Indian Men Drunk on Power and Ignorance

Politicians are people, too. They have the same flaws as others. In our obsessive deification of the powerful and fear of leaders, we forget that crucial fact.

Published: 17th February 2018 10:00 PM  |   Last Updated: 17th February 2018 04:48 PM   |  A+A-

Politicians are people, too. They have the same flaws as others. In our obsessive deification of the powerful and fear of leaders, we forget that crucial fact. They also represent the attitudes of the majority that voted them to power. And the truth is that most Indian men are male chauvinists. And a huge proportion of women echo these views. So why pretend that Manohar Parikkar is any different when he expresses fear that girls have started drinking beer? As if they never did. 

The Indian man uses ‘Bharatiya culture’ as the main excuse to keep women in line. The tragedy is that most Indians—politicians and housewives included—have no idea of Indian culture except that women have to dress ‘modestly’, be devout, stick to clan, caste, and religion in marriage and should not question men. Of course, they cannot drink or smoke. However, none of these qualities were necessary to be a true 
Indian woman in Vedic times. 

The Mahabharata narrates an incident where Draupadi is asked by Queen Sudeshna to fetch wine from her brother Kichak’s palace and is offered a drink by him. In the Ramayana can be found a depiction of Lord Ram embracing Sita and making her drink wine. At Khetappayya Narayan Temple in Bhatkal can be seen a sculpture of a couple drinking alcohol. Though alcohol is undoubtedly a social evil that disrupts many families and domestic economies, it is mostly the men who are responsible.

Over the centuries, Indian culture has been altered by external forces like Islam and colonialism. Ironically, it is the influence of Western culture that made Indian women cover their bodies fully: fashion historian Toolika Gupta notes that modesty “was not always about covering your face and body and in many respects India’s hot climate led the way. People just did what was convenient”. She further writes, “In Bengal, in the Victorian era, some women did not wear blouses under their saris—they went bare-breasted. This did not suit Victorian society, which had its own ideas of propriety, and blouses increasingly became the norm.” But in this case, the British were right.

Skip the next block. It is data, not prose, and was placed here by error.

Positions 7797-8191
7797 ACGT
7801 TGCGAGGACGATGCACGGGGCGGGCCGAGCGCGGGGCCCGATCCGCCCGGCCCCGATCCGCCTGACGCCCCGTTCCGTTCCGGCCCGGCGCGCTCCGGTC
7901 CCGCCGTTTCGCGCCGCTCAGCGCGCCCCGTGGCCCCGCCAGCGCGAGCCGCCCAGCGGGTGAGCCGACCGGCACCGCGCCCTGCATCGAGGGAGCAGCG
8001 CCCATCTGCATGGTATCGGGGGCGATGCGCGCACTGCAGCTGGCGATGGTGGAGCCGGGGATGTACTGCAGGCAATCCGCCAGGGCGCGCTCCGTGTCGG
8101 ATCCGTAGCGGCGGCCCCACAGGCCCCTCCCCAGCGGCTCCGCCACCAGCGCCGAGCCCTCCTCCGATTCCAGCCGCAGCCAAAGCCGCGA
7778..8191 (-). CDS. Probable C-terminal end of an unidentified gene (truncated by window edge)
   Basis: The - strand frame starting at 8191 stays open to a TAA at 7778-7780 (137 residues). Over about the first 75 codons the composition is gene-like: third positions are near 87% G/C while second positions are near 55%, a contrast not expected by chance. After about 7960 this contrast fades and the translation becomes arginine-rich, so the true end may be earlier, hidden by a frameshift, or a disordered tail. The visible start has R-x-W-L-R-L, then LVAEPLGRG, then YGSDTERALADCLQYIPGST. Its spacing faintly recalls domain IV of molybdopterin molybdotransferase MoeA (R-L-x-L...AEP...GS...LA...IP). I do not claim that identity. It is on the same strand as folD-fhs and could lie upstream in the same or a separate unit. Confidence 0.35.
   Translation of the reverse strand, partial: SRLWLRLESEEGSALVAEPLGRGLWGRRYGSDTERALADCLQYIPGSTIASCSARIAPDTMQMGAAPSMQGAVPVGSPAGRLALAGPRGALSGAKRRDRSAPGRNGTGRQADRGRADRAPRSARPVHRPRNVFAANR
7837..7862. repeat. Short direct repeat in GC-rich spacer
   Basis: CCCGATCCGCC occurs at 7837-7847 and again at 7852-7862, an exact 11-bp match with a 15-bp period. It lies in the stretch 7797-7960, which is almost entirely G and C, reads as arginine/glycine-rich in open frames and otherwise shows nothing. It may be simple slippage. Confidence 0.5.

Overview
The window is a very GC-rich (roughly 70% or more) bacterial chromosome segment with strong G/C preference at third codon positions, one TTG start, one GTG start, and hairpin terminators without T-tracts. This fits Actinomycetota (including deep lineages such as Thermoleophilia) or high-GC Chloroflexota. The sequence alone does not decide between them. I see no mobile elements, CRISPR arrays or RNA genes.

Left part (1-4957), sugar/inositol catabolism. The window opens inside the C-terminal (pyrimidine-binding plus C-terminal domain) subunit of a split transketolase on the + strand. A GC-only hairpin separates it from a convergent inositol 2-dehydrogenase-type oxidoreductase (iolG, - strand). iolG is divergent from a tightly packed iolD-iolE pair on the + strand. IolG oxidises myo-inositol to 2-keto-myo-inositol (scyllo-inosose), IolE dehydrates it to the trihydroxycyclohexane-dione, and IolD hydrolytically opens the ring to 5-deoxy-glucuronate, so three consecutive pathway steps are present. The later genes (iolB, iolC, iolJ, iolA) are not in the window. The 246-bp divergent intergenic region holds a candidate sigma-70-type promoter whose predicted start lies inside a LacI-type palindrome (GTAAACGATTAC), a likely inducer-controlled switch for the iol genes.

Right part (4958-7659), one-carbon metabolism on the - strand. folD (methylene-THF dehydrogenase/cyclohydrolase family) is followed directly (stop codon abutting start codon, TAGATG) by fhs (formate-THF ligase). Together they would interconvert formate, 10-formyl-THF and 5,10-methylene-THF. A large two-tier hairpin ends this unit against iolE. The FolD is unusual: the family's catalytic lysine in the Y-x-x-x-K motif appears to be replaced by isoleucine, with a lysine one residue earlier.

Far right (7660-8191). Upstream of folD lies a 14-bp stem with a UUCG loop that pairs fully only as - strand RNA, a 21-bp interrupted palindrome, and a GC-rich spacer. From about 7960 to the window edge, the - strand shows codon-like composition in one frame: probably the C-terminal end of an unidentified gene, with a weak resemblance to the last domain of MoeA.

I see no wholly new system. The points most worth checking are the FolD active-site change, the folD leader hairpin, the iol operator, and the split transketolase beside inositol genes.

Historian JH Hutton states that ‘purdah is alien to both the Rig Veda and Dravidian tradition’. The Rajputs of Saurashtra by Virbhadra Singhji notes that the purdah system among Rajputs intensified after Muslim conquests. Yet it has a socio-economic context. The Rise of Islam by Bloom and Blair states,“A veiled woman silently announced that her husband was rich enough to keep her idle.” Purdah was associated with wealth and aristocracy in feudal India, separating highborn women from their less fortunate sisters.

Today Indian women are not so unfortunate. They have jobs which empower them socially and financially; they work in MNCs, banks, IT companies and in government. As scientists, astronauts, artists, corporate leaders, bankers, journalists, fashion designers, and IT programmers, they continue to break the glass ceiling. Indian men fear women are slipping away from traditional male control. Sexual harassment is an aggressive manifestation of this fear.

Instead of women as captive creatures who are worrisome as they drink beer, it is time our leaders united to pass the Women’s Reservation Bill that keeps 33 per cent of all Lok Sabha seats for women. When politicians are drunk on power, it is the people who get a hangover. If men can hold their drinks, women can, too. Salute the spirit of the times instead of being intoxicated by ignorance.

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